Monday, April 18, 2011
Saturday, April 16, 2011
Iowa IPL’s Lenten Carbon Fast: Real Stories from Real Iowans, Saving Energy as an Act of Faith
The disasters in Japan are pervading our reflection about Lent this year. The suffering caused by the record-setting earthquake and tsunami has been heart-breaking. The fear associated with the nuclear reactor crises has been overwhelming. My wife and I marvel, however, at the resilience of the Japanese people and their capacity to endure such hardship with grace and fortitude.
As an environmentalist and as a Christian ethicist, I have significant concerns about nuclear power and fossil fuels. I am co-teaching a course right now at Luther College on “Ethics, Energy, and Climate Policy.” Out of a desire to “walk the talk,” my wife and I have been making investments over the past few years to make our home more energy efficient. In addition, we have been setting aside money to purchase and install a grid-tied solar photovoltaic (PV) system that would produce about 80 percent of the electricity our home uses in a particular year. The one thing that has been holding us back is that installing the system would require cutting down a large, mature walnut tree on the south side of our neighbor’s property.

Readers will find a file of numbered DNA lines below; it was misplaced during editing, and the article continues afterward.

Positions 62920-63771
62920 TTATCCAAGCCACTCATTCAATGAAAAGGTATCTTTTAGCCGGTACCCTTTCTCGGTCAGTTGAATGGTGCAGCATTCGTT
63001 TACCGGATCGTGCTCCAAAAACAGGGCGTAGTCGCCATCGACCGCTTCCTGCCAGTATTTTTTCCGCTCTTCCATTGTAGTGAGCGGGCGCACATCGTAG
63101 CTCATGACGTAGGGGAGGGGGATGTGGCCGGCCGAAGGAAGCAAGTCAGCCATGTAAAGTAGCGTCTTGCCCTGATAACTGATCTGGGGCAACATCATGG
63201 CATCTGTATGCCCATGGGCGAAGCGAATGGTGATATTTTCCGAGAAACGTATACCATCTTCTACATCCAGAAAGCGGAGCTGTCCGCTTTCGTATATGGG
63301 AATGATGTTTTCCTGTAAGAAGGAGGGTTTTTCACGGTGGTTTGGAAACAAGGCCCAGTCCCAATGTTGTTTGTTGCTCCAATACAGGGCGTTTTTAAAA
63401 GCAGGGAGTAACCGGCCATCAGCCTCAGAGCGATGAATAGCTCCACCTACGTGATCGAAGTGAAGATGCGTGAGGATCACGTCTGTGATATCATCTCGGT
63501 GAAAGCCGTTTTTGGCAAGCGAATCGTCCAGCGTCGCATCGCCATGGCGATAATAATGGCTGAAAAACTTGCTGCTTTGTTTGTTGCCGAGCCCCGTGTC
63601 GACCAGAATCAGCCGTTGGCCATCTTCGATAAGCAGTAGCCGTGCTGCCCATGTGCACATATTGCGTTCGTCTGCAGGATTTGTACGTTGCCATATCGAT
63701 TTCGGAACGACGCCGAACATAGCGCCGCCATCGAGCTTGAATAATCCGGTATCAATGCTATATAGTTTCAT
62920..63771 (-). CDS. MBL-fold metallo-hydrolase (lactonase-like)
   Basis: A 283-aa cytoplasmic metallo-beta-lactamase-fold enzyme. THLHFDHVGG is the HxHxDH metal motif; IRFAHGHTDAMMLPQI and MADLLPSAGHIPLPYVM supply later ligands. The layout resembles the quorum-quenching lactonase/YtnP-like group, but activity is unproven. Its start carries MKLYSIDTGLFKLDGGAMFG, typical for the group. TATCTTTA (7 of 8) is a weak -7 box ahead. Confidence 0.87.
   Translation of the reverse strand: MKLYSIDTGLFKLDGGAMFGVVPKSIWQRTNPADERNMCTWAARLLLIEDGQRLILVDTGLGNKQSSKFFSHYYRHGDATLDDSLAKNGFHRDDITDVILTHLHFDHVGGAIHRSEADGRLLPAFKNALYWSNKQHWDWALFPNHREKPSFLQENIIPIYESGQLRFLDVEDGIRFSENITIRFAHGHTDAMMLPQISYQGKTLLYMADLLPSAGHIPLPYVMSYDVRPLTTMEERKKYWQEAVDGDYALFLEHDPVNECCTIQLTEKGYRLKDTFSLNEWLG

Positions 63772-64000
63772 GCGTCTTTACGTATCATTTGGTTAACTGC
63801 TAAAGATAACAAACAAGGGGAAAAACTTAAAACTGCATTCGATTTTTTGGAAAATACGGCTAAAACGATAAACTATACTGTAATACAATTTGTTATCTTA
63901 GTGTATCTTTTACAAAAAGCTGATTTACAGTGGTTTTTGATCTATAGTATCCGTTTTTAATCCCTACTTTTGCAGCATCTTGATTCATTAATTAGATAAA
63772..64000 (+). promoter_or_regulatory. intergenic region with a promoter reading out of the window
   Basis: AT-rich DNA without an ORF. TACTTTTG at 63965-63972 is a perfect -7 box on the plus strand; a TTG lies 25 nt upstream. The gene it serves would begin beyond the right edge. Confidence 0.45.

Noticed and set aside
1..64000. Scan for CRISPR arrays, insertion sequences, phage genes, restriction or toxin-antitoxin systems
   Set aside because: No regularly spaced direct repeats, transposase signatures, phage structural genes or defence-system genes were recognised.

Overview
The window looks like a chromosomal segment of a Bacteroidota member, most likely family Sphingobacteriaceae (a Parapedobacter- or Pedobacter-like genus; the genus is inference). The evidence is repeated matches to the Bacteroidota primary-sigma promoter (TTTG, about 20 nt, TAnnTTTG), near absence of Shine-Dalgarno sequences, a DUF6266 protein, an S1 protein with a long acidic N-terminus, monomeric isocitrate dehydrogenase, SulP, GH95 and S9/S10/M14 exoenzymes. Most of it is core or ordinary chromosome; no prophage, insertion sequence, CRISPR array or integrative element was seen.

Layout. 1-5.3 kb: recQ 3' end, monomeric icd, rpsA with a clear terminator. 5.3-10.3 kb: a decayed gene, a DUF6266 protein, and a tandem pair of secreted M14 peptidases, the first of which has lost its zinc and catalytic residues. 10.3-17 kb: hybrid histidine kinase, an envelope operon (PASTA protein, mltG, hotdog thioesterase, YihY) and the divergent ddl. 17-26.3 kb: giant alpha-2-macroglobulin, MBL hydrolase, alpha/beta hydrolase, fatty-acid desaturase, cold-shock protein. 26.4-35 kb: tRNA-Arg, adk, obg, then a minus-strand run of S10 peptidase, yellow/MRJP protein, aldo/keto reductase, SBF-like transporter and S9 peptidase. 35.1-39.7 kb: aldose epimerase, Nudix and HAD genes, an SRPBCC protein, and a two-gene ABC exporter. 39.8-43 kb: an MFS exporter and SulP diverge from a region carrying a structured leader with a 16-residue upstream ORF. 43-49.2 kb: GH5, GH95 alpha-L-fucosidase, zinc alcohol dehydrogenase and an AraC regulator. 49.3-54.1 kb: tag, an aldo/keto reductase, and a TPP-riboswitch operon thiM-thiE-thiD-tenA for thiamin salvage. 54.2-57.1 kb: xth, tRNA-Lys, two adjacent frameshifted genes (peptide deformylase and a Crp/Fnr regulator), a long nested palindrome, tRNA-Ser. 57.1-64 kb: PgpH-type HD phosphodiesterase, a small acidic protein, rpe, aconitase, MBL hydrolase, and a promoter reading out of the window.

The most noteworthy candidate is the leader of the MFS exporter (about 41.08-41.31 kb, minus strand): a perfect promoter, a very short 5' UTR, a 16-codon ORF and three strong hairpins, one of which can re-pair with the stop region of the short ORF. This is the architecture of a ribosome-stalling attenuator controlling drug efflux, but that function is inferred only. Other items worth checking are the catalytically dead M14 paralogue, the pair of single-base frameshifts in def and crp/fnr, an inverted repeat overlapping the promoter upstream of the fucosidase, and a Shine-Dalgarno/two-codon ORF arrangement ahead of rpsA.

Recently Luther College established a Sustainability House where students can live together and collaborate on various projects related to sustainability. As it turns out, this house has a fabulous solar window to the south. After some prayer and reflection, my wife and I have decided to donate to Luther the funds we have been saving to install a 4 kilowatt PV system on our own home so that the system can be installed this summer at the Luther College Sustainability House. With a more optimal southern orientation the same number of PV panels will produce more electricity and reduce more greenhouse gas emissions than they would have on our home which faces west. In addition, the panels will produce 100 percent of the house’s electricity and they will have a greater educational impact at Luther.
Could these funds do more good in Japan right now? We wrestle with this question but we made our gift about one week before the earthquake and tsunami struck northern Japan. We have made other gifts to relief and development organizations doing work there. All of our contributions, however, feel like a drop in the bucket given the enormity of the problems in Japan and the level of the world’s dependence on fossil fuels and nuclear power. But this is what we can do, and it is clear from those pulling together in Japan, that the collective efforts of individuals can make a world of difference.